U.S. Crop Values Jump 6.4% to Record as Drought Spurs PricesAlan Bjerga
U.S. crop values rose 6.4 percent last year to a record as the worst drought since the 1930s pushed the price of corn and soybeans, the two most-valuable U.S. crops, to all-time highs.
The value of all crops was $225.7 billion, up from $212.1 billion in 2011, the U.S. Department of Agriculture said today in a report. Field crops including corn and soybeans jumped to $187.8 billion from $175.4 billion. Fruits and nuts rose to $25.9 billion from $24.2 billion, while commercial vegetable harvests were valued at $12.1 billion, down from $12.5 billion.
“If you were fortunate enough to get enough moisture to raise a crop, you had one of the best years you ever had, because you had high prices,” said Nathan Franzen, president of the agribusiness division of First Dakota National Bank in Yankton, South Dakota.
The drought, which pushed corn yields to their lowest since 1995, has eased over the eastern Corn Belt while it persists over the western Great Plains. Dried pastures have forced cattle ranchers to hold the smallest herds in 61 years, government data show. Farmer profits may reach a record $128.2 billion this year as growers expand output and rebuild inventories, the USDA said earlier this week.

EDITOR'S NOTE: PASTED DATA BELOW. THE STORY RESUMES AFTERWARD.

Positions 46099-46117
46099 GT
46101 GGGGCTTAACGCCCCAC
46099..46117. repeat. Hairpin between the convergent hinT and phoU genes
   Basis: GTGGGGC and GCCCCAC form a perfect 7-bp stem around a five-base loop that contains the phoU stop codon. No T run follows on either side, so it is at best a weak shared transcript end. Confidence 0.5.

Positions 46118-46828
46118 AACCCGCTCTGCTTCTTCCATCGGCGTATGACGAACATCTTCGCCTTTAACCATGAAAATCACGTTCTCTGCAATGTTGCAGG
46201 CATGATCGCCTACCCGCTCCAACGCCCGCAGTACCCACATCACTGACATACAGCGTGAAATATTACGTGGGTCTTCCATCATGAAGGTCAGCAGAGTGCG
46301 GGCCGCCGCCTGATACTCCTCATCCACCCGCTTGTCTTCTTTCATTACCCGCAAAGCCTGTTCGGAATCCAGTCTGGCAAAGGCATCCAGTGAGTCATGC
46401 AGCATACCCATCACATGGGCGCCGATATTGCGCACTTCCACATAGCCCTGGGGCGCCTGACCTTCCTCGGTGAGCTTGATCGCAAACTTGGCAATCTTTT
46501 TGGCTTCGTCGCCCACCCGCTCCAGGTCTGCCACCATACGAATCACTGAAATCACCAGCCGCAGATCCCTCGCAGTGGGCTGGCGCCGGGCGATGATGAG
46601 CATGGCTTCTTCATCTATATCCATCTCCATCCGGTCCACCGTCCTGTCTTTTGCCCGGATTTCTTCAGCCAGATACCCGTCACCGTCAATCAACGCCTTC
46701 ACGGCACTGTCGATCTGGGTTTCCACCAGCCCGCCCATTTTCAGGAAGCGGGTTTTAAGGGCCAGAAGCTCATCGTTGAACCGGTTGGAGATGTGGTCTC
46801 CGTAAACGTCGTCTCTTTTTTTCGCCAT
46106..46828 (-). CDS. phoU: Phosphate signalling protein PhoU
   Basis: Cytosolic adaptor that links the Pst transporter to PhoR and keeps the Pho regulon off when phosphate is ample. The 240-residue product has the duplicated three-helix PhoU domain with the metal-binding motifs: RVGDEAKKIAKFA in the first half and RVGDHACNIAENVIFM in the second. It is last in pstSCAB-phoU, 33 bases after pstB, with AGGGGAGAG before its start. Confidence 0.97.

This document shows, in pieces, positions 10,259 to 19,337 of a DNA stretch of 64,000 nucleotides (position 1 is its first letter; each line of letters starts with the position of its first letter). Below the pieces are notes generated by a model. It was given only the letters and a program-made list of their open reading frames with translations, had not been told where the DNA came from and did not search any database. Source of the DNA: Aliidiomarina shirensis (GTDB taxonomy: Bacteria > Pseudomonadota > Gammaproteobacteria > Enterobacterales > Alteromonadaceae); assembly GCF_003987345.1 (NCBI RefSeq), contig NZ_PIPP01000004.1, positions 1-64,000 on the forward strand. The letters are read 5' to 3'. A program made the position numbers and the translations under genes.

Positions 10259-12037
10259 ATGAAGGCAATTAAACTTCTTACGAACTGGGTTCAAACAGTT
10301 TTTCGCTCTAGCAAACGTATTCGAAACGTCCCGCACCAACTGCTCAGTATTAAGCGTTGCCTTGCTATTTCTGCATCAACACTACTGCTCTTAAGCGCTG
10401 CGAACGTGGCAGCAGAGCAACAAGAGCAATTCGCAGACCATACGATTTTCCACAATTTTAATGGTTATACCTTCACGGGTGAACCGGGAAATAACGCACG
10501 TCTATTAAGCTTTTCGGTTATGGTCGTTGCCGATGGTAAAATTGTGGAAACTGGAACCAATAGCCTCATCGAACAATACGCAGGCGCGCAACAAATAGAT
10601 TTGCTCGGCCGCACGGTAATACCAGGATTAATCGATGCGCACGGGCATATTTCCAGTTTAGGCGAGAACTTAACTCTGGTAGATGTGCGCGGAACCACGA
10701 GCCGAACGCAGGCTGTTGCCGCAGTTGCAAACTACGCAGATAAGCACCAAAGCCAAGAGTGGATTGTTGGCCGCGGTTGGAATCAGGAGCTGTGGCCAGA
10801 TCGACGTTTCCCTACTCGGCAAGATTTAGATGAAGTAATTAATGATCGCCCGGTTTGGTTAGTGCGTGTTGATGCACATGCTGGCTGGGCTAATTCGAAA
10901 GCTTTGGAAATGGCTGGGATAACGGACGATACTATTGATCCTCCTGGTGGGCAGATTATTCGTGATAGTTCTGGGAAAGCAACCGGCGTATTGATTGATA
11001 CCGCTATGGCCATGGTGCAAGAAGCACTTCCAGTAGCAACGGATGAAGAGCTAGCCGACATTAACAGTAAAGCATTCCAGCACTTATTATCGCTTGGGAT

Corn held its place as the biggest domestic crop, valued at $77.4 billion, up from $76.9 billion in 2011, according to the USDA, which also revised its 2011 figures in today’s report.
Soybeans were the second-most valuable at $43.2 billion, up 12 percent from $38.5 billion, the USDA said. Hay rose 1.7 percent to $18.6 billion as the drought harmed supplies of forage crops, while wheat surged 25 percent to $17.9 billion from $14.3 billion as farmers turned to it as a feed grain to supplement depleted corn supplies, according to the report.
The U.S. cotton crop was valued at $6 billion last year, down 15 percent. California was the top agricultural producer, with crops valued at $28 billion, followed by Iowa, Minnesota and Illinois.